WordPress translation has become a hot topic recently. More and more internet users are either building sites with the software or visiting WordPress sites. This is why it makes sense to generate more content and tools in languages other than the platform’s default language—English. Whether you’re a WordPress developer or website owner, this may be the ideal time to learn how to translate a WordPress plugin into any language.
Content localization is a powerful strategy that profitable businesses use to appeal to their target audience and increase their reach. As an integral part of content localization, translating your WordPress site requires you to translate both plugin-generated text and user-generated content.
Some major plugin developers already do this for you as part of their plugin internationalization strategy. But what if a plugin you want to use is not translation-ready or you’re building a new plugin? Not to worry!
In this article, we’ll show you everything you need to know about how to translate a WordPress plugin. We’ll talk about how the process works, why you should do it, and then translate a plugin using TranslatePress.
Why Translate a WordPress Plugin
The WordPress space is a large worldwide community that consists of a diverse group of developers, enthusiasts, and site visitors. As this community continues to grow, more people would prefer to see websites and use WordPress tools in their language.
Granted, the WordPress software is now available in multiple languages. But you’ll still need to do some work to create multilingual websites that non-native English speakers can interact with in their languages.
Part of this work involves learning how to translate a WordPress plugin or a WordPress theme. Here are 3 common scenarios when WordPress plugin translation becomes necessary:
- Translating a WordPress plugin you developed. As a WordPress developer, internationalizing your product is a sure way to get more downloads and reach a wider audience. Translation has also become a best practice that can help you look more credible compared with the competition. Taking this extra step after building a great plugin can save your non-English users a lot of time and effort and help them get the best of it.
- Helping a WordPress developer translate their plugin. Similarly, you may have just found a plugin you’d like to add to your site. But it isn’t available in your native language. If you’re bilingual, the plugin developer will appreciate getting help with an accurate translation. WordPress and a lot of the major plugin developers encourage this. For example, WooCommerce asks community members to contribute to their translation process. Such contributions are submitted to the Translating WordPress site where they are managed by expert teams.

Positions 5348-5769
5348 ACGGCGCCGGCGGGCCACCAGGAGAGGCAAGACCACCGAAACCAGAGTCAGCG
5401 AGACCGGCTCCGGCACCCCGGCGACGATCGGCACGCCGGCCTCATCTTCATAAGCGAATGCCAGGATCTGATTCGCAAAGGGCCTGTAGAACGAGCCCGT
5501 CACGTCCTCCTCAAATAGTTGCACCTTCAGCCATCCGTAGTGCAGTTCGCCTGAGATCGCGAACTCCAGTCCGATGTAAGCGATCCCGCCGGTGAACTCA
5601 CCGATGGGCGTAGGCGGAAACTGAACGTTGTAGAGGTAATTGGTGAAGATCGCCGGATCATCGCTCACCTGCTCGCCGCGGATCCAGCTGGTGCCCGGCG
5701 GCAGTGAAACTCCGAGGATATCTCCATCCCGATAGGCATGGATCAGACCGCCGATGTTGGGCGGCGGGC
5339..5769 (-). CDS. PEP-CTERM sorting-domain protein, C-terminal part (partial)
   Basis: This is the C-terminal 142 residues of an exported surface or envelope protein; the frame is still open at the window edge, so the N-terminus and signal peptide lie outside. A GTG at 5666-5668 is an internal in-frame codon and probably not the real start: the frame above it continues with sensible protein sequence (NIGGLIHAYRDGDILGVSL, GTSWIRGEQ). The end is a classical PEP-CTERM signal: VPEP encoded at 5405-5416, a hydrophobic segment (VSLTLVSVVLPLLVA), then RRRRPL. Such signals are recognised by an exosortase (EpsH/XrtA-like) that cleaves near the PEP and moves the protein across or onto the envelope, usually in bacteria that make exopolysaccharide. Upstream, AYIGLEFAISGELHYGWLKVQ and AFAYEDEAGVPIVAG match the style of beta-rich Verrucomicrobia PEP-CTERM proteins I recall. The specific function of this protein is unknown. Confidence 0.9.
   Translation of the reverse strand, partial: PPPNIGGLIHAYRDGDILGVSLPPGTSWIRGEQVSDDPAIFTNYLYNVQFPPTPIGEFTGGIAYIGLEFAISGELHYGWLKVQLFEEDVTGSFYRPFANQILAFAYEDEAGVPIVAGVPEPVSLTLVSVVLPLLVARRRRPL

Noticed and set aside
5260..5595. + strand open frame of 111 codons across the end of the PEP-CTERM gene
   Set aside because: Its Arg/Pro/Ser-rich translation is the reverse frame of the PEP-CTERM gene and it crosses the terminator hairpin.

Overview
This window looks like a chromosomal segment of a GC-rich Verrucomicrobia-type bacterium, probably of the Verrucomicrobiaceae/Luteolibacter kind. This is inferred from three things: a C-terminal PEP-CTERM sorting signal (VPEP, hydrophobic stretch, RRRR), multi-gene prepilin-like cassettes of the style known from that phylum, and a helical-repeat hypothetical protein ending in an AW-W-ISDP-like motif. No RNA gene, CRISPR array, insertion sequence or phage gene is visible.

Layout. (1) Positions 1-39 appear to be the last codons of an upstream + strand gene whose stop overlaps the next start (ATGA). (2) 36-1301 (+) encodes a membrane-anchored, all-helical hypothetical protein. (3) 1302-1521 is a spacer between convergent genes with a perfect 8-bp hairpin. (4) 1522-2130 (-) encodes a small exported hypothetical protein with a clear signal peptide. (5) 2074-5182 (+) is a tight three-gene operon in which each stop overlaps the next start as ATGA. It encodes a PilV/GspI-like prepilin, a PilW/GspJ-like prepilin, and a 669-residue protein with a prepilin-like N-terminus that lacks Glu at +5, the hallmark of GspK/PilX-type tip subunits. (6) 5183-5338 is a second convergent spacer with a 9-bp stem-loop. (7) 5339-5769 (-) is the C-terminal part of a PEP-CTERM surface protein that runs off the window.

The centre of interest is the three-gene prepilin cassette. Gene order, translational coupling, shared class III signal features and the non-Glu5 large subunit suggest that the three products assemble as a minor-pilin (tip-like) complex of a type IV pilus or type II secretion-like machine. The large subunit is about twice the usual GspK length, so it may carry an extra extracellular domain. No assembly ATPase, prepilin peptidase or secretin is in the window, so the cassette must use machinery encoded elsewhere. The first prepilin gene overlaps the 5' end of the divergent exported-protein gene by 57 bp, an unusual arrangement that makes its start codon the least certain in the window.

- Translating a plugin for your site. This use case involves translating a WordPress plugin strictly for use for your website. It’s arguably the most common scenario. WordPress site owners and administrators translate a plugin’s text as relating to their website. In most cases, the changes reflect immediately.
In this article, we’ll focus mostly on the third use case as it’s often the most relevant for WordPress users looking to create a multilingual website.
How to Prepare a WordPress Plugin for Translation
Before showing you how to translate a WordPress plugin, we need to first ensure that the plugin is translation-ready. The process of translating a plugin is a little different from translating the static text on your WordPress site.
Just like WordPress themes, plugins contain translatable text strings within their code. These text strings can appear both on your site’s front and back end. Translating this text in a plugin’s code can easily be done using the GNU gettext framework.
Let’s take a closer look at this process.
How WordPress Plugin Translation Works
As mentioned earlier, WordPress relies on the GNU gettext localization framework for plugin and theme translation. This framework is part of a much larger GNU Translation Project that allows software programmers, translators, and users to create multilingual tools and documentation.
To make text strings within a plugin’s code translatable, developers add a gettext or localization function to the code. So, a plugin is only translation-ready if the text strings in its code are wrapped in a gettext localization function.
Let’s take a look at these 2 examples of simple code:
<p><?php _e( 'Plugin activated' ); ?></p>
The first line of code above is a hard-coded text that simply tells WordPress to display the ‘Plugin activated’ text. This takes no account of the language and will always be displayed as ‘Plugin activated’ even if you change the site language to Spanish.
On the other hand, the second line of code adds a gettext function to the ‘Plugin activated’ message. This means WordPress will now recognize the text as an English text. If the user now switches the site language, the equivalent of the text in the new language will then be displayed.
Below is an example of TranslatePress’s multilingual catalog with a list of all the plugin’s gettext localization functions.
But WordPress doesn’t generate text string translations on its own. You’ll need to create an MO or PO file for this purpose. This type of file contains a comprehensive list of the equivalent gettext strings in multiple target languages. You’ll need to create unique language files for every language you want to translate your plugin into. Fortunately, TranslatePress does this for you automatically.
Prerequisites for Translating a Plugin
Just before going through the guide on how to translate your WordPress plugin, there are certain resources you need to get.
The first 3 requirements are unique file types that are a part of the GNU framework. They include:
- A Portable Object Template (POT) file: This is the original file that contains all the texts within a plugin’s code that are available for translation. All other translation resources check this file to generate an equivalent translation in a target language. The entire translation process begins with creating a POT file from the plugin’s source code.